It all depends upon what your faith is based. Fundamentally, Jewish faith rests on the fact that there is one G-d and he encompasses the entire Universe. It is very difficult to disprove G-d. The Universe is infinite but physical space can't be, by definition. So, there is clearly something much larger at work that we can see, feel and measure. Does that something, call it G-d if you like, cause the fall of every sparrow and every drop of rain? Who knows, reasonable folks will differ. My own personal belief, which is fully compatible with Judaism, is that G-d works smart, not hard. He created Quantum Physics and Molecular Biology and stood back and waited until we became self aware. That doesn't make G-d lazy, just efficient. Does it say that in Torah, no, of course it doesn't. But, most Jews believe that Torah is a combination of oral history and allegory. Much of it isn't meant to be taken as literal fact. It doesn't have to be strict literal fact to retain it's usefulness as a guide to life and the cornerstone of Jewish culture.<quoted text>
Every religion is based on faith, which, as far as I'm concerned, is shaky ground. You can argue that without a real Jesus, the Xstian religion falls apart. Similarly, without the existence of God, your religion ceases to be a religion and becomes nothing more than a philosophy with a set of moral codes, I fail to see the difference.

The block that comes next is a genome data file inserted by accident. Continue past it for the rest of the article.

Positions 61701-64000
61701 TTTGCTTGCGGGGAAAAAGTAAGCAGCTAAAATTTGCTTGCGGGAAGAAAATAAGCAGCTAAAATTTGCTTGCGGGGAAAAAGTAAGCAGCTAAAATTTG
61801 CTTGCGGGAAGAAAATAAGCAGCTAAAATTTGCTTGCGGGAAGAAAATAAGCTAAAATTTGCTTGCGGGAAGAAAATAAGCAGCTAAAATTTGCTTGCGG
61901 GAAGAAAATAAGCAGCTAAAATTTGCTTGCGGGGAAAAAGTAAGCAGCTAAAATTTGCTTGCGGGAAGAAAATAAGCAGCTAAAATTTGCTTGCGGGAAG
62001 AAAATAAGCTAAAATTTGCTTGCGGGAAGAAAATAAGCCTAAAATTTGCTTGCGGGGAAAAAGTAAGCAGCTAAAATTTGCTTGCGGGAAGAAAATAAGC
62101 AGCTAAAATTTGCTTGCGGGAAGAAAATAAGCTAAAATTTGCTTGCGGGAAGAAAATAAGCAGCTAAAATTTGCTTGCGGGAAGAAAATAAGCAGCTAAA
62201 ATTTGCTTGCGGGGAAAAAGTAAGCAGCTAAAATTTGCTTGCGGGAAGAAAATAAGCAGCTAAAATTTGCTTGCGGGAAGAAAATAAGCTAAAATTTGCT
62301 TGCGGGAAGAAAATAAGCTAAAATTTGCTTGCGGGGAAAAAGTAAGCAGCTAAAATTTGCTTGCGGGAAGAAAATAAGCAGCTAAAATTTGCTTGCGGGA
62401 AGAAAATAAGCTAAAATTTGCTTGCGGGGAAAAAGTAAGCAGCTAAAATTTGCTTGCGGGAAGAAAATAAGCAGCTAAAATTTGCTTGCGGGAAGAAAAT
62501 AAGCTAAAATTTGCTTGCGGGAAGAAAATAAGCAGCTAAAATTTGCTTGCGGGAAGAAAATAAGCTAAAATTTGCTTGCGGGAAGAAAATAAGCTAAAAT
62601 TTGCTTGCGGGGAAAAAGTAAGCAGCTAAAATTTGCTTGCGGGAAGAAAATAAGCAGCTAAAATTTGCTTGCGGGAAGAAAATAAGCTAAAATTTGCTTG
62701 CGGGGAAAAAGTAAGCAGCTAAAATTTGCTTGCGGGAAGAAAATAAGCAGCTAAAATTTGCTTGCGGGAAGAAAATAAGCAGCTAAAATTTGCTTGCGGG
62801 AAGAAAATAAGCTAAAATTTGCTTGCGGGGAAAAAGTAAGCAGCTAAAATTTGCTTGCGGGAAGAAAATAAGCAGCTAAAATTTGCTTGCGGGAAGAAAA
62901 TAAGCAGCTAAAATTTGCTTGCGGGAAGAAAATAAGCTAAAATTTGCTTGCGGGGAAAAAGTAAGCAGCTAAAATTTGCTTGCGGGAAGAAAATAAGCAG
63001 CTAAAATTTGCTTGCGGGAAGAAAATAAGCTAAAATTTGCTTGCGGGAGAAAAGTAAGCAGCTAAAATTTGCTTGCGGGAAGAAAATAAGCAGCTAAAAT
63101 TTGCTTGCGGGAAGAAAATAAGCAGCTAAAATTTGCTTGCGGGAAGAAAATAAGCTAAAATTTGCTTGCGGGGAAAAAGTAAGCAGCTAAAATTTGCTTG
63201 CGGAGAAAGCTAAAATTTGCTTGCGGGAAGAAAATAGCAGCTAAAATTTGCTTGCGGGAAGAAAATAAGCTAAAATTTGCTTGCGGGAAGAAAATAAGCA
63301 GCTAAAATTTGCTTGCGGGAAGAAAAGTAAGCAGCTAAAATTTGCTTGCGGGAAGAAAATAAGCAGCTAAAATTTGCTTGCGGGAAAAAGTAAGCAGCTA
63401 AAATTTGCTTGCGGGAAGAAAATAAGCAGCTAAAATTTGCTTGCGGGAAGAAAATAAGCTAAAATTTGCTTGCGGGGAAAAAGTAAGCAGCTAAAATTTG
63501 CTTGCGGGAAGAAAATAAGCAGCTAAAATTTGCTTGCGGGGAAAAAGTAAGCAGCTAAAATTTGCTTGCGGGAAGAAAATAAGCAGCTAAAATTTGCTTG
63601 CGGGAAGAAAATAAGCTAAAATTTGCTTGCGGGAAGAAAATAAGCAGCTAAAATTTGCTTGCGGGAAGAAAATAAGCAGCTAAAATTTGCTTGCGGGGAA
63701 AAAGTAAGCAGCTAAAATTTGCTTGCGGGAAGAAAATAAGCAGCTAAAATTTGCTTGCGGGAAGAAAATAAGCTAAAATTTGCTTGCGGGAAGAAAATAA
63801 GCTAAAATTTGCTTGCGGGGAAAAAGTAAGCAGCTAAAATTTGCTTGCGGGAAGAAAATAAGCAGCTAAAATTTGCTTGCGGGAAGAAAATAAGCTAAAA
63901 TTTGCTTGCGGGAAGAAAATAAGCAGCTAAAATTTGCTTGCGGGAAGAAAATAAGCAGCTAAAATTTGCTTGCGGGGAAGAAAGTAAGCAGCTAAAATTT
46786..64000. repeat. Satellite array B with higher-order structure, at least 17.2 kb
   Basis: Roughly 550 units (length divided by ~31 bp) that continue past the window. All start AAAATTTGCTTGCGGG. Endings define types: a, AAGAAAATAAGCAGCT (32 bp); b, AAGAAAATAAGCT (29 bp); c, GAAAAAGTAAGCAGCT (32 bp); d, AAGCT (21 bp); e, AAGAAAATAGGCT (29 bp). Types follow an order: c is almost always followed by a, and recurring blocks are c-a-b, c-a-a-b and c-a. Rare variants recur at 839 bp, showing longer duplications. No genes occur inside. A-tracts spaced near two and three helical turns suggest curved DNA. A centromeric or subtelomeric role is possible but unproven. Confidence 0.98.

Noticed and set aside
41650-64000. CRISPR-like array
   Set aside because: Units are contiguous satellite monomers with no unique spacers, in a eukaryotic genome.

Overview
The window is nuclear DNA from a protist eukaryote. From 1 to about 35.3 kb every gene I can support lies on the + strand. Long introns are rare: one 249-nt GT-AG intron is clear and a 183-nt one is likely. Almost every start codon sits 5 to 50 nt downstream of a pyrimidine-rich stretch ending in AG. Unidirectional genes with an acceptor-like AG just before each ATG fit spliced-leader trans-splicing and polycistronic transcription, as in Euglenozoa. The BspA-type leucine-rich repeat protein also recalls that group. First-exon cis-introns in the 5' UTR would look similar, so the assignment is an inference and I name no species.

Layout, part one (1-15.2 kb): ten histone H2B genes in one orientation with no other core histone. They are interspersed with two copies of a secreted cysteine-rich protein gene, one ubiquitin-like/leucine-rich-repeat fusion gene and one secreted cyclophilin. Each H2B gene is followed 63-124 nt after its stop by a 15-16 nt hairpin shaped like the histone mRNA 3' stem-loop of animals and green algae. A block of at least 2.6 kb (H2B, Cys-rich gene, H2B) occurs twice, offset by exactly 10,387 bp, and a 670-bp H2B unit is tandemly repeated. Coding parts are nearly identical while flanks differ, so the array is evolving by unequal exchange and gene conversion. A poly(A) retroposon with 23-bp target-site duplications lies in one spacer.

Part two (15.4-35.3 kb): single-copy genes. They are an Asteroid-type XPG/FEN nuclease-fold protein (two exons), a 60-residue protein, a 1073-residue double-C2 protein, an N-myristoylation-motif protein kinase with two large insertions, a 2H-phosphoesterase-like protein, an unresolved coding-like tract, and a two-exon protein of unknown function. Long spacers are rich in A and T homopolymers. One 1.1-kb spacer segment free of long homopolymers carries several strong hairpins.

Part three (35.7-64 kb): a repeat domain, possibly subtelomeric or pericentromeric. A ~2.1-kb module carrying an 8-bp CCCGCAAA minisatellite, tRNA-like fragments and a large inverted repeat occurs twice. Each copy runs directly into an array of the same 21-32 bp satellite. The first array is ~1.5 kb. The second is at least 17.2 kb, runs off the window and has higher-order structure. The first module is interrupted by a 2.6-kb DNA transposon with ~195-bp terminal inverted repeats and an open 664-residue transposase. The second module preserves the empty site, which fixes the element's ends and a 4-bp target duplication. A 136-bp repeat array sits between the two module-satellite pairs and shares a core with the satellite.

On the other hand, if your faith is based on a man who is your one and only conduit to the afterlife. That faith is ultimately doomed to disappointment. If it turns out not to be literal then your entire concept of what that man commands you to do goes up in smoke. Jebus's good lessons not withstanding, his primary message is, "Believe in my divinity or burn in Hell forever". At least that is how his followers explain it.